The Albury-Wodonga Winter Solstice was started in 2013 by the Survivors of Suicide and Friends as an opportunity for the community to gather on the longest (and often coldest) night of the year, June 21.
Now in its seventh year, the event aims to shine a light on suicide, grief and mental illness and start a community conversation, without shame of stigma.
Kathy Kelly apologises as the sound of a muffled scuffle comes down the phone.
One of her dogs is leaping up to grab a bone off the kitchen bench, she tells me, laughing indulgently at her naughty "puppies" - a 14-month-old golden retriever and 20-month-old beaglier.
"They've saved me," she states simply. "They are the only ones that forgive me when I'm horrible."
With that begins our hour-long interview (it feels more akin to a chat with a good friend) about an unimaginable journey.
For seven years Kathy and her husband Ralph have talked a lot (endlessly, it seems to her at times) about the death of their sons.
Thomas Kelly, 18, died after an unprovoked attack at Sydney's King Cross in July, 2012.
In the aftermath of his death, the Kellys became the public face of a campaign to end drunken violence in Sydney's major nightspots, to introduce the controversial lock-out laws and tougher sentencing for 'coward-punch' deaths.
But coping with one unthinkable tragedy was to sow the seed for another.
Four years after Thomas' death his younger brother, Stuart, took his life after what the family believes was a violent "hazing" ritual on his first night at the University of Sydney's St Paul's College.
Kathy will share some of this journey with Border residents as one of the keynote speakers at this year's Albury-Wodonga Winter Solstice event on June 21.
The couple recently appeared in a compelling and devastatingly raw television interview with Andrew Denton.
Kathy, 57, admits at times it can be exhausting to constantly re-live the horror of their story but at the same time "talking about our journey is a way of keeping the boys alive for me".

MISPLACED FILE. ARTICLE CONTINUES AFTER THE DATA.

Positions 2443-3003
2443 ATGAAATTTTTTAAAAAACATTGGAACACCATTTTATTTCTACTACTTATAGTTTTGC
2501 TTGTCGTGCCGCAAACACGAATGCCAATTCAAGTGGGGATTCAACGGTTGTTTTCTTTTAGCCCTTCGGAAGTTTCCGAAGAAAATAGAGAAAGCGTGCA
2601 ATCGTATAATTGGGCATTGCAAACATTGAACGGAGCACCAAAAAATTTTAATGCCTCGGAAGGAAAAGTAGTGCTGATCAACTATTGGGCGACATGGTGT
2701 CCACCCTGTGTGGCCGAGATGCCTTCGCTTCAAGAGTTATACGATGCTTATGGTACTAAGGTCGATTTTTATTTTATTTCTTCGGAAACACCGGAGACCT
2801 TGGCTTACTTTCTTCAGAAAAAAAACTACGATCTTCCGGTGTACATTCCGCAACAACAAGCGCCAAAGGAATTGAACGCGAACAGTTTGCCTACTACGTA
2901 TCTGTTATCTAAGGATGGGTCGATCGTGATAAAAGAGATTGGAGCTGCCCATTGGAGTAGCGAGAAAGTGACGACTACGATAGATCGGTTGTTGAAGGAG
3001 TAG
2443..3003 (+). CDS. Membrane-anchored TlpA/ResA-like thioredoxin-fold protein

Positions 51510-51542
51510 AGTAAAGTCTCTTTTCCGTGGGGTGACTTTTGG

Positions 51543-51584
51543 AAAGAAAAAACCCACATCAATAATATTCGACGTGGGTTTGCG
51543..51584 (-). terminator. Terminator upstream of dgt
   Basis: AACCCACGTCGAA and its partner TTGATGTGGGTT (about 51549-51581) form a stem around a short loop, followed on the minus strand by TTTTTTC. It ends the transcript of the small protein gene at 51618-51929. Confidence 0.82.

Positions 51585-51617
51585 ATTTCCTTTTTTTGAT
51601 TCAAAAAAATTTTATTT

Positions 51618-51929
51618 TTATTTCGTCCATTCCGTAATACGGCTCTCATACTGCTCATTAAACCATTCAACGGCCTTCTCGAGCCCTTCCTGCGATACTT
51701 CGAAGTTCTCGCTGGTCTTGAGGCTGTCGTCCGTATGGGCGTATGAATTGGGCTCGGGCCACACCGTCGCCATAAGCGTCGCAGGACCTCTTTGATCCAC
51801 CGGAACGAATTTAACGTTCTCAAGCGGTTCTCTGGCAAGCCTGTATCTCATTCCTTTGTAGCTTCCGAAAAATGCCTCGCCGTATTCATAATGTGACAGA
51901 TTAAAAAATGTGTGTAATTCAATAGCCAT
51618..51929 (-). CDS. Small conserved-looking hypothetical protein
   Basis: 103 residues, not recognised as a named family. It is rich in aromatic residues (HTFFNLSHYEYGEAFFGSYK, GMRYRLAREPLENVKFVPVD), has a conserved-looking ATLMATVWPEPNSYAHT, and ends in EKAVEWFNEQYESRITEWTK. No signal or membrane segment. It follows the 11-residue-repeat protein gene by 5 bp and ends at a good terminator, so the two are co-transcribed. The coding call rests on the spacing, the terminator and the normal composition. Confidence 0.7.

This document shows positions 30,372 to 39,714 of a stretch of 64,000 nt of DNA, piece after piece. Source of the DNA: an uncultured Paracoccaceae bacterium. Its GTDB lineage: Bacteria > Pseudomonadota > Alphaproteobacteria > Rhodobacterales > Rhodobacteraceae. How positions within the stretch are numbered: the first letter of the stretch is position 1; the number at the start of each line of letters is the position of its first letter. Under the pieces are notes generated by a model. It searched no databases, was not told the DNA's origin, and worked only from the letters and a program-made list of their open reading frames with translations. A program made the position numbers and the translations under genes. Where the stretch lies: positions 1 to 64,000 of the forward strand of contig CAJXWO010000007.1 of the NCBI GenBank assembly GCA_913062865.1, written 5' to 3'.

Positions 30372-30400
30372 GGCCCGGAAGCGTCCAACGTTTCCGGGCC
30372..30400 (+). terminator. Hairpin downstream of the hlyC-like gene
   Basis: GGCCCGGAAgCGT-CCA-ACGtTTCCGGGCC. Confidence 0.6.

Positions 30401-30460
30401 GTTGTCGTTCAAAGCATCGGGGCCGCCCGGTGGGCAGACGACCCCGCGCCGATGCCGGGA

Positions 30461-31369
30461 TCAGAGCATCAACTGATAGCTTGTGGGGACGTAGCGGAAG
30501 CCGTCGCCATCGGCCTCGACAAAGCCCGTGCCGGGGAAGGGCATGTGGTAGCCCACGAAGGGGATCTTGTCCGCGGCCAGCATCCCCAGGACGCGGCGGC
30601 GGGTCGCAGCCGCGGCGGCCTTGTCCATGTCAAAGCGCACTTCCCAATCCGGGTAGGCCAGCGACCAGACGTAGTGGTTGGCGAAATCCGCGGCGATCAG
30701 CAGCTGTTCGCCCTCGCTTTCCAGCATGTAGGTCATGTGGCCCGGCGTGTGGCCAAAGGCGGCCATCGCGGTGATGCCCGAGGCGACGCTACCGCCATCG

"I sometimes think they would both be mortified if they knew we were still talking about them," she says.
But there is still work to be done on their crusade to keep all our children safer.
"(That's why) I am looking forward to coming to Albury and talking specifically around the theme of suicide and bullying because I feel compelled to talk about the signs we didn't see in our own son," Kathy says.
"I have no doubt if Thomas had not been killed, Stuart would be here."
After Thomas' death, his parents established a youth foundation in his name which includes the Take Kare (to reflect his initials) program and "safe spaces" to help young people get home safely.
It's the "sliding door moments" that can mean the difference between a young life continuing as normal, or disintegrating.
In the wake of Stuart's suicide, the Stay Kind (his initials) movement was born to reduce bullying, substance abuse and suicide in young Australians.
Kathy says the mission is to build a culture of kindness in communities across Australia.
"We wouldn't have bullying, violence, depression, suicide ... all the things that make people feel so little of themselves ... if we could be kinder to each other," she says.
At the solstice her message will be, simply, to try a little kindness.
"I will encourage parents to have a dialogue with their children - to really listen and not just talk at them," she begins.
"(Because) once you lose them as a captive audience, well they can be gone."
The outspoken and self-confessed highly volatile mum and wife openly admits sometimes it's hard to practise what they're preaching.
"I think at times Ralph is in awe of me and other times he is mortified; I'll say anything and he'd probably like to put gaffa tape over my mouth," she laughs.
While Ralph threw himself into the foundation to combat his grief, Kathy was thrown into lonely despair - on those bad days she still struggles to untangle herself.
"I need to be reminded to be kind on so many occasions," she says.
"I have a lot more anger inside me than I need to. I can push people away who care about me; I hate that part of me."